Linzhi Ltd. is a private fabless semiconductor company in Shenzhen.
On January 8th, we called upon Ethereum developers to publish rules and guidelines for what constitutes a good ProgPoW ASIC maker.
Today Alexey Akhunov published a wonderful opinion piece with 4 claims, which we see as a massive effort to bridge the hardware-software divide.
The Qi Hardware community provided a Chinese translation of Alexey’s claims:
To respond, we first quote Chris Ziomkowski, founder of XTend.online (unaffiliated with us).
The reasonable question was: “What should chipmakers do to not be labeled bad actors after designing a crypto (here: PoW) chip?”
We quote Chris Ziomkowski of XTend.online (unaffiliated with us but we love his answer) for our reasonable answer: “Commit to the cause of making equipment that is ubiquitous and available to anyone on an egalitarian and non preferential basis. Accept competition from others in finding the best way to secure the network. Be patient.”
However we also liked Alexey’s open-minded claim format so much, we take the liberty to add another set of 4 claims on top of his. If you believe Alexey’s claims to be untrue, the next 4 might be even harder to prove. If you believe Alexey’s claims are true, they may be easier. Let us know.
Claim 1: A change in PoW algorithm, or other reward algorithms in the future, must be preset to a fixed date at least 1, better 2 years in advance.
The highest principle in reward algorithms must be enabling competition.
Free and fair competition is an extension of open-source principles into hardware. Hardware requires capital and time. This means software developers have a responsibility to commit to a fixed date for the rollout of any reward algorithm in advance, long enough to enable anyone who wants to to prepare.
Equality of opportunity must be achieved. For simple hardware, 6 months or 12 months may be enough. Even for the most complicated hardware, 2 years should suffice.
Claim 2: Open-source principles, although universally loved in crypto, do not apply to hardware.
Open does not mean open and honest. Open cannot extend well to schedules and wallets. Business negotiations and contracts are not open in many cases. One of the founding principles of open-source was that there is a mandate for code to be open, because it can be open. A bowl of spaghetti however, can only be eaten once.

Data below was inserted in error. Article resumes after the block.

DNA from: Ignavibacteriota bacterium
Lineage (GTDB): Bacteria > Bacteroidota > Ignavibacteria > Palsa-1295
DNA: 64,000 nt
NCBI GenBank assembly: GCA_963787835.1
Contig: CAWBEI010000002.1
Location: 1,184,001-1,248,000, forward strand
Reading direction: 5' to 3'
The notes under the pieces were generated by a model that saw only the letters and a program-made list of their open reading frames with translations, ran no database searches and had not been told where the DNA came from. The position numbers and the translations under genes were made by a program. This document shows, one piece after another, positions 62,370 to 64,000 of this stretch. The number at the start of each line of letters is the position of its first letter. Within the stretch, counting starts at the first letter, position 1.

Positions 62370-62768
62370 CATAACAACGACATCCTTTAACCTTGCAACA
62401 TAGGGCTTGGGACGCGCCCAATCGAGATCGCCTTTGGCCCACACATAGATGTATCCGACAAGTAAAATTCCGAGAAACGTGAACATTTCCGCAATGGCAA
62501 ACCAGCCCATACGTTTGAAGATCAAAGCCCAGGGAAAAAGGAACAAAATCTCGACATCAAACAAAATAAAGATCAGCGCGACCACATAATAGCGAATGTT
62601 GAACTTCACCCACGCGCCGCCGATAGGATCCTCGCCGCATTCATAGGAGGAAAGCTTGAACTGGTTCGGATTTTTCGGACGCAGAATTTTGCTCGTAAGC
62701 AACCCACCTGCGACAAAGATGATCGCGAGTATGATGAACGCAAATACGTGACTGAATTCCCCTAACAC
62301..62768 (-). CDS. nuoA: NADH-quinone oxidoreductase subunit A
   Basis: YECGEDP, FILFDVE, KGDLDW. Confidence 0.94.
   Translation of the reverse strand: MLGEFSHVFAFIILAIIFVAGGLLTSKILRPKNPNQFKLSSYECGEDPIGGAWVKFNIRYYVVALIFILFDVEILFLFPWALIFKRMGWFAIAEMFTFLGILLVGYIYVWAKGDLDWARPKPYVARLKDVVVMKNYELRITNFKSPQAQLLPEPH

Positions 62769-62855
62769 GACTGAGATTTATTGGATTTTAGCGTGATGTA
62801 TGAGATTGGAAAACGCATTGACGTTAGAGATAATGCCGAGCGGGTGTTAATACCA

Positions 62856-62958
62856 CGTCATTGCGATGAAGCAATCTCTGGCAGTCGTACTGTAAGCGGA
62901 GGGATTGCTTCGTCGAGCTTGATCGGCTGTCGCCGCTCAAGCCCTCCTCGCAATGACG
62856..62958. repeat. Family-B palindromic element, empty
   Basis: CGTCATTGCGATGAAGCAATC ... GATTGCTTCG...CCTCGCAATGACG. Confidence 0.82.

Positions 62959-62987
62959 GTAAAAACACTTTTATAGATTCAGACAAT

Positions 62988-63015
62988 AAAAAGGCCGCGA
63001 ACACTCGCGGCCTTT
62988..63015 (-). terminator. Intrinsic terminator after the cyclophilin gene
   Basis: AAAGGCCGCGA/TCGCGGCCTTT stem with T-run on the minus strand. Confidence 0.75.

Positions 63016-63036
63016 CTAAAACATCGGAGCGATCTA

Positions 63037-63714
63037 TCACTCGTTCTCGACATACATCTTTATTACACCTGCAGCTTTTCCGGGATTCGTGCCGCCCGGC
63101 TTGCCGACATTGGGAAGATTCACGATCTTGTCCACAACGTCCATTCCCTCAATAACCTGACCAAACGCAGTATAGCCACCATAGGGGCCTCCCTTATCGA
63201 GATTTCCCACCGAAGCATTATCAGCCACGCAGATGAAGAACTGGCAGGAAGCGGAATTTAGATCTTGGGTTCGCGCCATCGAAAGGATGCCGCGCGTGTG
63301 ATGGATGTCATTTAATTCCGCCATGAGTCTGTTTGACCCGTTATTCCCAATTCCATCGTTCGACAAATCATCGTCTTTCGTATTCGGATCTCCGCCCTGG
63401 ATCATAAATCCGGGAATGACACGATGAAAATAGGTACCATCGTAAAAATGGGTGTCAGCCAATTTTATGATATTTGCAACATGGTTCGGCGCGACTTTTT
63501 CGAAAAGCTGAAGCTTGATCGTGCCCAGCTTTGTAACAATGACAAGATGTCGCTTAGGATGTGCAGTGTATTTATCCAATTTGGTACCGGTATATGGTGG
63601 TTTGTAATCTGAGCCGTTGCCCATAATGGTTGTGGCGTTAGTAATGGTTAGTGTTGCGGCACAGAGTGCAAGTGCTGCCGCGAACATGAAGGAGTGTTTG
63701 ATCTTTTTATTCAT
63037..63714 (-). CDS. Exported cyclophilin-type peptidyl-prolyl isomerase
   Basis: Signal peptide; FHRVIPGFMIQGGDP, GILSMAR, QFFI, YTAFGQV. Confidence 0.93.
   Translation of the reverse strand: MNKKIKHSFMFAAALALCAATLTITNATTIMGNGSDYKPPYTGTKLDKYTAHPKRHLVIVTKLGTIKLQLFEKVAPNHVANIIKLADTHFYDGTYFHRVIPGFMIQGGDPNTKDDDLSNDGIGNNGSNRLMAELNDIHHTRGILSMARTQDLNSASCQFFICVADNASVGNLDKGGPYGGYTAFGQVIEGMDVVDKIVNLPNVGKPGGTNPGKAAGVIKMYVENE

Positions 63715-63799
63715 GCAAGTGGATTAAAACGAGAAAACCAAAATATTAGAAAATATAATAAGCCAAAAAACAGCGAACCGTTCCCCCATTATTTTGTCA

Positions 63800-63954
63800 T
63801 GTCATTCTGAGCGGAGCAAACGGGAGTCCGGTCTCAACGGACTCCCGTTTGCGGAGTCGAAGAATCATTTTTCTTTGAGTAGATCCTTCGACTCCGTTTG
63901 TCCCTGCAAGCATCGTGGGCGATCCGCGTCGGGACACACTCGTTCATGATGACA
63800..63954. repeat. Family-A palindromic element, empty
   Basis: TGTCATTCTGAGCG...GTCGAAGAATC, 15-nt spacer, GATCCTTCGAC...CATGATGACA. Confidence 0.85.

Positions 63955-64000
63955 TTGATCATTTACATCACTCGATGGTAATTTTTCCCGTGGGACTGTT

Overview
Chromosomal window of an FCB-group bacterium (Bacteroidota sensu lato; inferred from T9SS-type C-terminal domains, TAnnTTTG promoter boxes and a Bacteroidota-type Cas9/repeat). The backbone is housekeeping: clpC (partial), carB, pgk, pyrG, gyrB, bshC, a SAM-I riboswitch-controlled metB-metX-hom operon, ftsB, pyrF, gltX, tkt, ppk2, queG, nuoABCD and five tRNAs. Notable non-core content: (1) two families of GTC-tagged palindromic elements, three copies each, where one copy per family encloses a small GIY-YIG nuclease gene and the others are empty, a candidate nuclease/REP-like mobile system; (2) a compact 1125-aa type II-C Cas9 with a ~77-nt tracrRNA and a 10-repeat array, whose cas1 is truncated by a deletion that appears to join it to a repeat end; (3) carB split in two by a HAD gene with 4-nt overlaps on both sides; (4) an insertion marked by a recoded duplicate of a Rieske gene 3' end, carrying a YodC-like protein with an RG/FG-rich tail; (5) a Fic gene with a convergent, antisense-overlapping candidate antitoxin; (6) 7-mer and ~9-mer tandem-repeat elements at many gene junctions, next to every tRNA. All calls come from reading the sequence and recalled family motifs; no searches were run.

The hardware world cannot make this any easier for open-source software developers. We cannot wait until the whole world becomes an open-source program. Software developers have to accept that open-source is a concept that is inherently intangible, and need to make the extra effort to define what exactly they want from the tangible hardware world.
Claim 3: For crypto to succeed, bridging the hardware-software gap is critical.
We don’t want crypto to be confined to a world of papers and github commits. PoW was a key innovation to connect the world of software with the world of energy and time. Hardware wallets, gas turbos, accelerators for signing, proving, verifying, sorting and other things are on the horizon. Environmental impact is real, safe and fair working conditions are real. The hardware-software divide is a big challenge, but also one of the biggest opportunities in crypto in the near future. We don’t believe this problem will go away with the promised switch to PoS or even an entire retreat from all things physical.
Open hardware projects like Qi Hardware may help.
Claim 4: Contributing to the network must be more economic than attacking the network.
Many of the problems we have with today’s PoW come from bad alignment of incentives. It shouldn’t matter that much whether all participants share the exact same goals and values, and whether their investment horizons are short-term or long-term. Protocol developers have a lot of power in structuring the rewards — issuance, monetary policy, fees. There must be no way to capitalize on inefficiencies. Devs need to understand the very real physical consequences of their economic models. Linzhi believes in a future of Proof-of-Contribution: Crypto projects will reward contribution to the actual scaling of the network: verifying transactions, STARK provers, signing, sorting, block speed, etc.
Contributing to the network has to be more economic than attacking the network. That’s the principle software developers have to bring to life with algorithms and protocols, so hardware and software can grow together and in harmony.
Never stop learning.